Pension campaigners WASPI's 10-point list of demands to Ombudsman

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Campaigners fighting for compensation for women affected by changes to state pension eligibilty are calling on the Ombudsman to take notice of their ten-point list of demands as he compiles a report into the Government’s handling of the issue.

Women Against State Pension Inequality (WASPI) is seeking justice for those born in the Fifties who had planned for retirement at 60 but were unable to claim the pension for at least another five years after that under two changes to age eligibilty.

An initial stage of an Ombudsman’s report found that the Department of Work and Pensions had committed maladministration by failing to write promptly to 3.6million affected women.

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The High Court has upheld WASPI’s claim that the second stage of an Ombudsman’s report into the Department of Work and Pensions’ handling of the issue was in part legally flawed. The campaign raised concerns about the Ombudsman’s approach to calculating the impact that maladministration had, which could make a big difference to the losses suffered. That stage of the report has been quashed and must now be rewritten, along with the stage three draft which sets out the level of compensation that affected women will receive.

Angela MaddenAngela Madden
Angela Madden

Angela Madden, who lives near Chesterfield and chairs the national WASPI organisation, said: “WASPI now hope that the Ombudsman will get on with the report without further delay correcting the points which made his original efforts unlawful in line with the court agreement.

"We believe there are ten key steps that the Ombudsman must take now to produce a report that will not only be lawful, but helpful to Parliament in prompting rapid, straightforward and meaningful action to address the injustice 1950s’ women have experienced on a massive scale.”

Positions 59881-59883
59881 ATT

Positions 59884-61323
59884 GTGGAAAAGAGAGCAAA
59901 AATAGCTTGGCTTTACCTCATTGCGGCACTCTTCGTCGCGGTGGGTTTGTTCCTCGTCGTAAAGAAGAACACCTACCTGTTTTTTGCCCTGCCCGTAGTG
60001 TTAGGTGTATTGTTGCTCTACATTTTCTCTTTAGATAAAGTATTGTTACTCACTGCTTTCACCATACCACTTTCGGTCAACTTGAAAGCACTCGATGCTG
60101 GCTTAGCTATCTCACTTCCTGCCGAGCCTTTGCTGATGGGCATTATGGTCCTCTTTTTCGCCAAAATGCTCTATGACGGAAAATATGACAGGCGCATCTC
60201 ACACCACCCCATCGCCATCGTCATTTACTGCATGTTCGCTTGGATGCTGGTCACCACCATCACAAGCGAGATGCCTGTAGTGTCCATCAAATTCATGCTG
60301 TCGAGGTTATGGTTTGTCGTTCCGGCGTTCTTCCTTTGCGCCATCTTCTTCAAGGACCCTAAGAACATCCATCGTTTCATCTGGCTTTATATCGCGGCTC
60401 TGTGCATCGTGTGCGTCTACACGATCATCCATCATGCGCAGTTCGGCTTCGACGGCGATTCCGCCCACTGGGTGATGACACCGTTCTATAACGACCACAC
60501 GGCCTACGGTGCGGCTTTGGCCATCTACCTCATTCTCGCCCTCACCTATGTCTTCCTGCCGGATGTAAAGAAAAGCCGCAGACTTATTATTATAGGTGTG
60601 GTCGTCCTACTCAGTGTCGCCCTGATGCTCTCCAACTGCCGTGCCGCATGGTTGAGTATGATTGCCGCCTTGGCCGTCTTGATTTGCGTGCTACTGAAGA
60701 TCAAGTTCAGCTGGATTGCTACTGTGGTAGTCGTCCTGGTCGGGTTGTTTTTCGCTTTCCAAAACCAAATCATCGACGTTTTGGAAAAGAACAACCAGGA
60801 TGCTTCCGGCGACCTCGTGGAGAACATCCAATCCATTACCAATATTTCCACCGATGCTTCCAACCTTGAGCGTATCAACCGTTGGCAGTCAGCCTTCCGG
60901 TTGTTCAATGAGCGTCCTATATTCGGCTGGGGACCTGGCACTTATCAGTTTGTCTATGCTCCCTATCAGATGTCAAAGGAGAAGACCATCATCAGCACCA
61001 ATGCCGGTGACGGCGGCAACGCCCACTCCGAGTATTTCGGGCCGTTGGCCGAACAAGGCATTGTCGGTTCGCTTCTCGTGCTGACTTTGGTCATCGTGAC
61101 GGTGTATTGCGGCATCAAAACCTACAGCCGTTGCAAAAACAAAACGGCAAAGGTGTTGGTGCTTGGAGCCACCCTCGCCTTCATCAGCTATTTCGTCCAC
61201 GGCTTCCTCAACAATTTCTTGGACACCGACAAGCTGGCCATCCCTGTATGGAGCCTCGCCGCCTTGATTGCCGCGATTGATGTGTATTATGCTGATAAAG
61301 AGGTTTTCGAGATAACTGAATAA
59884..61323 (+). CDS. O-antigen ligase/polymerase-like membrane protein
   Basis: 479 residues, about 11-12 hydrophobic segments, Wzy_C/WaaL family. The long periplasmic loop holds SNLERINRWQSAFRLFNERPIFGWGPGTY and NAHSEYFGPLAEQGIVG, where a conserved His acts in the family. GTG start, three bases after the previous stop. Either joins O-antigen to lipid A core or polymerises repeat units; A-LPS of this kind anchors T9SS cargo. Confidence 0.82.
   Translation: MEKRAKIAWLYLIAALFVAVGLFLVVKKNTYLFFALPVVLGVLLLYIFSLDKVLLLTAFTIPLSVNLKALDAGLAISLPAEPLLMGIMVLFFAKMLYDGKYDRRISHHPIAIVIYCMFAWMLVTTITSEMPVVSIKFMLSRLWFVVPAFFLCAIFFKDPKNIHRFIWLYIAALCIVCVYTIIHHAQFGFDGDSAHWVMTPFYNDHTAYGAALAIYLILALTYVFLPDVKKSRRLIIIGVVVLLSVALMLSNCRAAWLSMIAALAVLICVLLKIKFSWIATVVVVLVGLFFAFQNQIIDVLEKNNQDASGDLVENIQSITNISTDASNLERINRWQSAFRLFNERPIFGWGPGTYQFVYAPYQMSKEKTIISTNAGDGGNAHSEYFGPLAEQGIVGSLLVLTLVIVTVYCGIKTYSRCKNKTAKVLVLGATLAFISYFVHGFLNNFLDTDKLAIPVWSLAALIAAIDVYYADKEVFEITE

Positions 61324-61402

These are:

1.Complete the investigation with a sense of urgency.

2.Clearly and correctly Identify when maladministration causing injustice began.

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3.Clearly and correctly identify when maladministration causing injustice ended.4.Reach a sound, principled conclusion on what would have happened had there been good administration, rather than maladministration, in the way 1950s-born women were notified of their State Pension Age.5.Make realistic findings on direct financial losses.6.Investigate the lost opportunities of women to make different financial decisions.

7.Properly gauge the distress, anger or hurt

8.Consider the impact of the injustices on women whose circumstances are different.9.Reach conclusions in a fair manner, taking account of what 1950s-born women say.

10.Make recommendations for compensation for affected women generally that are fair and can be put into place rapidly.

The Template Letter with Ten Points is below.

WASPI is urging supporters to write to their MP, send them the ten-point list and remind them of their role in holiding the Ombudsman to account.

Rishi Sunak said during Prime Minister’s Question Time that the Government will “respond appropriately to any recommendations that come our way” after the Ombudsman has finished his investigation.

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